Policy makers have been talking about the merits of wind power for years. The United States has only recently made a concerted effort to make wind power part of its energy matrix, but a number of European countries have come to rely on it. In fact, last September, Britain’s 3,500 wind turbines broke the country’s records by supplying its national grid with more than four gigawatts of electricity. On the same day, Germany’s 23,000 wind turbines achieved an even more dramatic accomplishment, supplying the country’s national grid with thirty-one gigawatts of power.
Though Wind Power is Becoming More Prevalent, Relatively Few People Understand Precisely How Wind Power Works
Power can be extracted from wind because wind functions in the same way as any fluid in motion does. Air that is moving at a high velocity (over 10 mph) is an abundant source of kinetic energy. In the same way that hydroelectric dams capture the energy in moving water, wind turbines are able to capture and harness the power in moving air.
The science behind how wind power works is not difficult to understand. When wind blows through a wind-electric turbine, it turns a pair or trio of propeller-like blades around a rotor. The kinetic energy that makes these blades turn powers a generator to produce electricity. The electric energy created by the generator can be either sent directly onto the power grid (after some advanced transforming and filtering), used as a stand-alone power source (say for island electricity needs), or stored for later use.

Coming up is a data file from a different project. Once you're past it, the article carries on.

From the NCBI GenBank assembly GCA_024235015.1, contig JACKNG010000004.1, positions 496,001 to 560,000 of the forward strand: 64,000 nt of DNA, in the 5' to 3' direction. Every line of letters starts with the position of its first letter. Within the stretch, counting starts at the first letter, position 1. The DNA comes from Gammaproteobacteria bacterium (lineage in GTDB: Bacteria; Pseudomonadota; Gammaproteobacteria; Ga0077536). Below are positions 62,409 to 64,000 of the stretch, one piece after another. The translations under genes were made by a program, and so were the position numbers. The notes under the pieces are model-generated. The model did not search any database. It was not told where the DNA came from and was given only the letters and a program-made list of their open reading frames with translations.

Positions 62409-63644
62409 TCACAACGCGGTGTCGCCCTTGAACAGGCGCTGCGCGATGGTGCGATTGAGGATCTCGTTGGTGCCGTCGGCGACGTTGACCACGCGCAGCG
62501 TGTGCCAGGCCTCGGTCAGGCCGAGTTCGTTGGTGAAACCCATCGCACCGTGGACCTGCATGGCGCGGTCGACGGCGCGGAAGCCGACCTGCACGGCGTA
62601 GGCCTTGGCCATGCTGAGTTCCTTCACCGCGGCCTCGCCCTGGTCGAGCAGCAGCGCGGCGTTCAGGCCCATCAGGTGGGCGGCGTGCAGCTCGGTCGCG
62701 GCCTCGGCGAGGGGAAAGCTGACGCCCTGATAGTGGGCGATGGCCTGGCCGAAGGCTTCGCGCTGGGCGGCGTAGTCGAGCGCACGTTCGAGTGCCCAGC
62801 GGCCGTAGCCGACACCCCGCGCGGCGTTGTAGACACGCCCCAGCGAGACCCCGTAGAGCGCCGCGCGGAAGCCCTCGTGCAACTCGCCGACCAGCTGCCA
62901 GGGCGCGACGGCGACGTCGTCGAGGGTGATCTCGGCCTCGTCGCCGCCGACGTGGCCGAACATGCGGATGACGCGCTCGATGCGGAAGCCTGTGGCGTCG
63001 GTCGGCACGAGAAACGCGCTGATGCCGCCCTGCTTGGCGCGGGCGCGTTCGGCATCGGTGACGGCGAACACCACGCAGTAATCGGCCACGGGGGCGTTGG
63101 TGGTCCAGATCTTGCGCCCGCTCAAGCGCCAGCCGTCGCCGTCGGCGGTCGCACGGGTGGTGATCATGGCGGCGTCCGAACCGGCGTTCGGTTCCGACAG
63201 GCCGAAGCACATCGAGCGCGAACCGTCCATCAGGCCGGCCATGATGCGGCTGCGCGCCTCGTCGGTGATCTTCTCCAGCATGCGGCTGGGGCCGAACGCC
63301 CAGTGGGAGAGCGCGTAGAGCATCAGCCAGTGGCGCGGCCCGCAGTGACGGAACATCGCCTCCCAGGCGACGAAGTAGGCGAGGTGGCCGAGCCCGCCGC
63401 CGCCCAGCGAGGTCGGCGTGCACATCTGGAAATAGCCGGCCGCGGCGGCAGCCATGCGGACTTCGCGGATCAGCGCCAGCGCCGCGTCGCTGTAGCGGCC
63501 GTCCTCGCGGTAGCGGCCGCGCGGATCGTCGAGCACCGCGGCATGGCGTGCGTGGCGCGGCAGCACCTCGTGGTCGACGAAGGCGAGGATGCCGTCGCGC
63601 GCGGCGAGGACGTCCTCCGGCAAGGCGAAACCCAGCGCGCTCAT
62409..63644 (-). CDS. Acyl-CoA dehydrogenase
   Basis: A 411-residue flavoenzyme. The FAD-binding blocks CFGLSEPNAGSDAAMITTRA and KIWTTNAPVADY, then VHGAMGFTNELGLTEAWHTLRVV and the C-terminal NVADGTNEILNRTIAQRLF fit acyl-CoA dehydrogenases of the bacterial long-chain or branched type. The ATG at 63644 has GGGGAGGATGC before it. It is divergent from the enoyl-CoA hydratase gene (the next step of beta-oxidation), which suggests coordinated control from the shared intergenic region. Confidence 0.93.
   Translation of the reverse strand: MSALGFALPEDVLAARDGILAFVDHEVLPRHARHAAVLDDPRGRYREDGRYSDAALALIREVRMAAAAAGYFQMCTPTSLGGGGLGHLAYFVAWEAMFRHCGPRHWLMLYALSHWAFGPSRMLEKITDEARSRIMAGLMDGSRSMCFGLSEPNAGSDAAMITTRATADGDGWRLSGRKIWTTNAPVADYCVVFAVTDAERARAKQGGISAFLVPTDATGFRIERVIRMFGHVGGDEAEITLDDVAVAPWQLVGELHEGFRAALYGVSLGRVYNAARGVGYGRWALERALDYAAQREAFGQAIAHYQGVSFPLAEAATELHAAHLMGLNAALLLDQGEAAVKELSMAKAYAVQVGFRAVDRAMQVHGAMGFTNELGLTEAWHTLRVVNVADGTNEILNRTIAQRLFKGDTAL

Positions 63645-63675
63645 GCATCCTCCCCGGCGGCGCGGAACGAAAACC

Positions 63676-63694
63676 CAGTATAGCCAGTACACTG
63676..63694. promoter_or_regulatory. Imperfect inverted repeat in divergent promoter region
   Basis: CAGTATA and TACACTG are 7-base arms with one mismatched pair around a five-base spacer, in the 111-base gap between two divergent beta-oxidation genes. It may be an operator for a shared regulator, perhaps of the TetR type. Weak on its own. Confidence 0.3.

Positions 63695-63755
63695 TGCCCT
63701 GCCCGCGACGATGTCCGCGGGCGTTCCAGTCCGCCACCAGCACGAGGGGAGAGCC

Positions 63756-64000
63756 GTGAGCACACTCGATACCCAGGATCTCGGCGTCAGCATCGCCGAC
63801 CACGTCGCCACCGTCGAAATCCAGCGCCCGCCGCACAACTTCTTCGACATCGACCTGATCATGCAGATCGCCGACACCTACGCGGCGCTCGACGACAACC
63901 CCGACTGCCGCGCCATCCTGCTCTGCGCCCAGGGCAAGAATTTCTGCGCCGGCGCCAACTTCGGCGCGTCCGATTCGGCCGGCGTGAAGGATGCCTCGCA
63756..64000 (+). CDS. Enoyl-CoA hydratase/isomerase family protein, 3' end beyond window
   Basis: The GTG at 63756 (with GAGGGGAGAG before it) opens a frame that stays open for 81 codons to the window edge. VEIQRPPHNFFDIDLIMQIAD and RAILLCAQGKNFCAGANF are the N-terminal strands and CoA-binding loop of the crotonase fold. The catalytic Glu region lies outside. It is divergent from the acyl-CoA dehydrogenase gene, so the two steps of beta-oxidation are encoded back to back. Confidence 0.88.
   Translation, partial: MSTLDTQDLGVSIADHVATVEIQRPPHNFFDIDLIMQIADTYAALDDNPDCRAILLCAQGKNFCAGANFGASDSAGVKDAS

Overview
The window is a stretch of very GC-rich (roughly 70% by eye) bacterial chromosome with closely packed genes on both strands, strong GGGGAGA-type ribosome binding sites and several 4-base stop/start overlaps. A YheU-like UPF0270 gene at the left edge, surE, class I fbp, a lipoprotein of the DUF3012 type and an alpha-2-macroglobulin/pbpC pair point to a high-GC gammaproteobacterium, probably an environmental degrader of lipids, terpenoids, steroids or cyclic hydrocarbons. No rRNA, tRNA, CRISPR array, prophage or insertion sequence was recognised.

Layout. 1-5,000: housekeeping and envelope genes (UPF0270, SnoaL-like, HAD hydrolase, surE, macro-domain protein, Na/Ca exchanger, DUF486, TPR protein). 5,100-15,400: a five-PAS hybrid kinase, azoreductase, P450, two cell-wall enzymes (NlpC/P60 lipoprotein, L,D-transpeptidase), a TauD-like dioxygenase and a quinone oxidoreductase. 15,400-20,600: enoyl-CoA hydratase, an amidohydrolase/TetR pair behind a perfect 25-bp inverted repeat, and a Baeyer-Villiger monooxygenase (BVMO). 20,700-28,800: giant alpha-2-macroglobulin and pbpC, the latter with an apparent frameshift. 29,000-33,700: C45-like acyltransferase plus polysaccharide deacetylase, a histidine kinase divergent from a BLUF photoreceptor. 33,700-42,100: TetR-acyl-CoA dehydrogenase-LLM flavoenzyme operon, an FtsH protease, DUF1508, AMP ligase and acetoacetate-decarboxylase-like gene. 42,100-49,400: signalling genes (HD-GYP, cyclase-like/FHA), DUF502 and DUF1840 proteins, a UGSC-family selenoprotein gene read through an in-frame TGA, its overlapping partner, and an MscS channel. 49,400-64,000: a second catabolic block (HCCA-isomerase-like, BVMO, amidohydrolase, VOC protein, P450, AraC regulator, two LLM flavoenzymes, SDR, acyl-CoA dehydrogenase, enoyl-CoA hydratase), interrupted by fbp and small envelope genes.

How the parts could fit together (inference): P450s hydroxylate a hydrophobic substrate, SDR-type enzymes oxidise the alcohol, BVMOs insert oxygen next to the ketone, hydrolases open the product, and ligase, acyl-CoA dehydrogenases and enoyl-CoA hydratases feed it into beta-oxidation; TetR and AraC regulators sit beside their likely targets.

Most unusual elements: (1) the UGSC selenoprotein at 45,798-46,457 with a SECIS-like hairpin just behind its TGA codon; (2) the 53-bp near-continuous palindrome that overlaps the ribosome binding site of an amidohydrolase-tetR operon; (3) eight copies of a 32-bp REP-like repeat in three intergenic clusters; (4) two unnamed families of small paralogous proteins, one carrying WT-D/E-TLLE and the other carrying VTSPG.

An important question for a community, an island nation, or even an industrial facility, is “how is wind power used, and can it help us?” Everyone immediately thinks of wind farms which is what we see in most pictures. These work great where there are open lands and steady, high winds most of the year. For other situations, like an island community, smaller mid-sized wind turbines can provide power to augment other sources. For an island, this might include an older coal plant, diesel generators, and even solar panels on selected buildings.
This is a major advantage of mid-sized, vertical axis wind turbines such as the Inergy EcoVert series. These have proven that wind power does not only come from large wind-turbine farms. Though these farms are necessary to power large municipalities, smaller communities and individuals can install their own wind power sources.
Larger and More Numerous Turbines Generate Correspondingly Larger Savings
Many countries have recognized the benefits of wind power. For instance, 21 percent of Denmark’s stationary electricity production comes from wind power. Closer to home, the Community Wind South wind turbine farm will soon be generating 30 megawatts of vertical wind power annually – enough electricity to power nearly 10,000 homes. The mechanics behind how wind power works are easy to grasp, and countries in Europe – as well as plenty of communities in the United States – have grasped that wind power comes with a host of advantages. To see these advantages for yourself, contact us here